So what brought me to this particular place in the museum on this particular day? Well it’s finally decided to be summer here in the city, so I left my sweltering apartment earlier than usual and arrived an hour before my shift, trying to take advantage of how cold they keep this place as soon as it hits 70 outside (a stark contrast to my own AC-free abode). I’ve worked at the museum for a year and a half now, and I’ve seen its offerings a hundred times over, but whenever I have a moment to wander I always find myself back in the American Wing. Sometimes, I skip right past the images of Brooklyn in the first room, other times I linger at the jazz-infused Stuart Davis or the the skeleton painting by Georgia O’Keeffe, but most of the time I head directly to the four paintings by the Ashcan artists. I think my love for the American collection stems from the same place as my love for doing Zelda and Scout. It’s about the many, hugely varied narratives that make up America, and the crazy patchwork of humans that call it home. Hearing and seeing these stories teaches me so much about the country where I’ve spent my entire life, yet which still holds a million corners and characters I have yet to get to know.

John French Sloan, McSorely's Bar, 1912 (Detroit Institute of Arts)

John French Sloan, McSorely’s Bar, 1912 (Detroit Institute of Arts)

Art has always been a huge part of how I process emotions (and the occasional existential crisis). Rothko and Whistler soothe me when I’m stressed; J.M.W. Turner reminds me why I fell in love with studying art in the first place. And when I’m in crisis over New York (which is often, because it so frequently makes me crazy), I turn to the Ashcan artists — to Bellows’s tenements and workersSloan’s pubs and city corners, and Luks’s crowded streets.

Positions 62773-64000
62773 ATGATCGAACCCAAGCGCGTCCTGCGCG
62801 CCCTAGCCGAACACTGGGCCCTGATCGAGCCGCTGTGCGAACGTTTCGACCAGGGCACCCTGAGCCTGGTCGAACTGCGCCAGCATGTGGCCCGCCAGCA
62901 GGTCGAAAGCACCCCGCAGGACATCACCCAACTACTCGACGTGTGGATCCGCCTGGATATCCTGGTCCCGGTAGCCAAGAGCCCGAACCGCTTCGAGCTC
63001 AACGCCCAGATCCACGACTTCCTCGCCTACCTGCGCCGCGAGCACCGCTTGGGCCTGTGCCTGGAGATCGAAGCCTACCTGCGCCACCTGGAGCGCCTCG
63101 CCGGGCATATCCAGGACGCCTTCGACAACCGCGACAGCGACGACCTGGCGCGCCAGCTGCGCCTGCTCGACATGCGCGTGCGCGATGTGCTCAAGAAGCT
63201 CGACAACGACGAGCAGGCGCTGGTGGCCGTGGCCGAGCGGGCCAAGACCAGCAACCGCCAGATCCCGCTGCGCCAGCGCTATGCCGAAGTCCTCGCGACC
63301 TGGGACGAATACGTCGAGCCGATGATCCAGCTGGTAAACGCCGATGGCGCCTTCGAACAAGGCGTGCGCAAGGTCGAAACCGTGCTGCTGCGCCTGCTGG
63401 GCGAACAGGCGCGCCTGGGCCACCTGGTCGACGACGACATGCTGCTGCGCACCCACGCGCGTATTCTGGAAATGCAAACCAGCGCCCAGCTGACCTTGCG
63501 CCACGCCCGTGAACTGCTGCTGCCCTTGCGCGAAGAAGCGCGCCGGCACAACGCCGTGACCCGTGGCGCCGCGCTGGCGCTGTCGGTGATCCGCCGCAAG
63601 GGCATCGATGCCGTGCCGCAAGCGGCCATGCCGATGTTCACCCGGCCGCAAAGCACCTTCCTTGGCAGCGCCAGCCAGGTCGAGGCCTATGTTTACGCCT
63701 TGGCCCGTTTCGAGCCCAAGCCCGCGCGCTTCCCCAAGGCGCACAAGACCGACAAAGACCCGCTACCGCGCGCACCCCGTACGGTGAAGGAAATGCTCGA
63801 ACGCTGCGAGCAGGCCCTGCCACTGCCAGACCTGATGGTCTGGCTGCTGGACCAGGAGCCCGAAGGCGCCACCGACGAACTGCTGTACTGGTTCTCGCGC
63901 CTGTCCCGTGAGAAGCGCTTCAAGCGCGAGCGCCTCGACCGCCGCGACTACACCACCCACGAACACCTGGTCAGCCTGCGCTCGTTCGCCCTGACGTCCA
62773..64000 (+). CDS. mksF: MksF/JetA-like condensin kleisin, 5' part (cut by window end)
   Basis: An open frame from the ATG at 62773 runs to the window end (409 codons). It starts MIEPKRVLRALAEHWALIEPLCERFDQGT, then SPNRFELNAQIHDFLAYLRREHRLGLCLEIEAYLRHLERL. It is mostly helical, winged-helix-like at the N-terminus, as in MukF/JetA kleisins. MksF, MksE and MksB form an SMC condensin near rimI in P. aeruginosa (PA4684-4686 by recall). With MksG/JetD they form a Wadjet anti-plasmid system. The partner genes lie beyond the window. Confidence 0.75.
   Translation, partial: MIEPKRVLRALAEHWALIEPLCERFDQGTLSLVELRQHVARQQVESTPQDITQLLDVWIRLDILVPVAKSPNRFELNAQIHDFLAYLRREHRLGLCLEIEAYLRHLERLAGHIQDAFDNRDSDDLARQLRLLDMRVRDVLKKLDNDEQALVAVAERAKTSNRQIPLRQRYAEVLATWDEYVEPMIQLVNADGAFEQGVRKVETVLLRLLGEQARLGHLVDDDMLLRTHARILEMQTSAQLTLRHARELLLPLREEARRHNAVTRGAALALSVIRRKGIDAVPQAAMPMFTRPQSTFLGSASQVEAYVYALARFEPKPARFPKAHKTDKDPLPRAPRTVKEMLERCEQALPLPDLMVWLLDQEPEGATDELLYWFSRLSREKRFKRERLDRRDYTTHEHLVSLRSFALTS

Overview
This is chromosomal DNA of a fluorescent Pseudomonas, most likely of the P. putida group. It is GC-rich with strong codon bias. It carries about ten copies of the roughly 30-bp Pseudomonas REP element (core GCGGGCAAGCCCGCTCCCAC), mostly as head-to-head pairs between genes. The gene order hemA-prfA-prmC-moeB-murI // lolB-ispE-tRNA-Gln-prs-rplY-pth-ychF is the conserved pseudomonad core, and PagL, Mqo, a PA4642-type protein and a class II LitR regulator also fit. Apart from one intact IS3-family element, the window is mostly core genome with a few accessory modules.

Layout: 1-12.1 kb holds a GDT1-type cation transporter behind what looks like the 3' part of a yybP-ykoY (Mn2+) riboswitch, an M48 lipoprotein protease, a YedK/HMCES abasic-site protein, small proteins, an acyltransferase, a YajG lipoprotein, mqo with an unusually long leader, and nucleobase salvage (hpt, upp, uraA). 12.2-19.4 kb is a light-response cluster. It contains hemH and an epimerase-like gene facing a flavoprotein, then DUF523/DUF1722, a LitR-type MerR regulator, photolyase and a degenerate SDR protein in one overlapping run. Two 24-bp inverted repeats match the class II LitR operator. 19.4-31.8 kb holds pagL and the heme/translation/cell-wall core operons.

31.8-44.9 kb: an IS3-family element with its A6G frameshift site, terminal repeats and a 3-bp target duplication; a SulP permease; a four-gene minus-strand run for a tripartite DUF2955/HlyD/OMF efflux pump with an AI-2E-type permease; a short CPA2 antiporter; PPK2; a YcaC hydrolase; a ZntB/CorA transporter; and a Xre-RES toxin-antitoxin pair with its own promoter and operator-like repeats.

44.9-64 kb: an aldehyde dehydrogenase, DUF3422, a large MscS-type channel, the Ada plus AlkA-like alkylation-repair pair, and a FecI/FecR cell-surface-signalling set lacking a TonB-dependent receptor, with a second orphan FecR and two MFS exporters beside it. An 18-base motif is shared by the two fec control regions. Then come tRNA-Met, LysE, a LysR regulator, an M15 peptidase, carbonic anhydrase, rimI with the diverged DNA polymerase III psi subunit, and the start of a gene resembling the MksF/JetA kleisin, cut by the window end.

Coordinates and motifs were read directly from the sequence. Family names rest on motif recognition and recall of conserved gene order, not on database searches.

I’m approaching my three-year mark in this city, and with it comes a lot of self-reflection. I always told myself this would be a long-term but temporary home, a place to be while I was young but not a place to grow old. So as another year passes, I find myself thinking about what I came here for and if I really want to stay. From the moment I moved here, something about Year Three served as a benchmark in the back of my mind, a significant enough chunk to be able to look around, reevaluate, and see how I felt about sticking around for another three. Three years in, I thought, I would have spent significant time at a “grown-up” job, share an apartment with one roommate (currently, I have four), and feel established in the city. Three, I thought, would be a crossroads, and a good time to figure out my next step.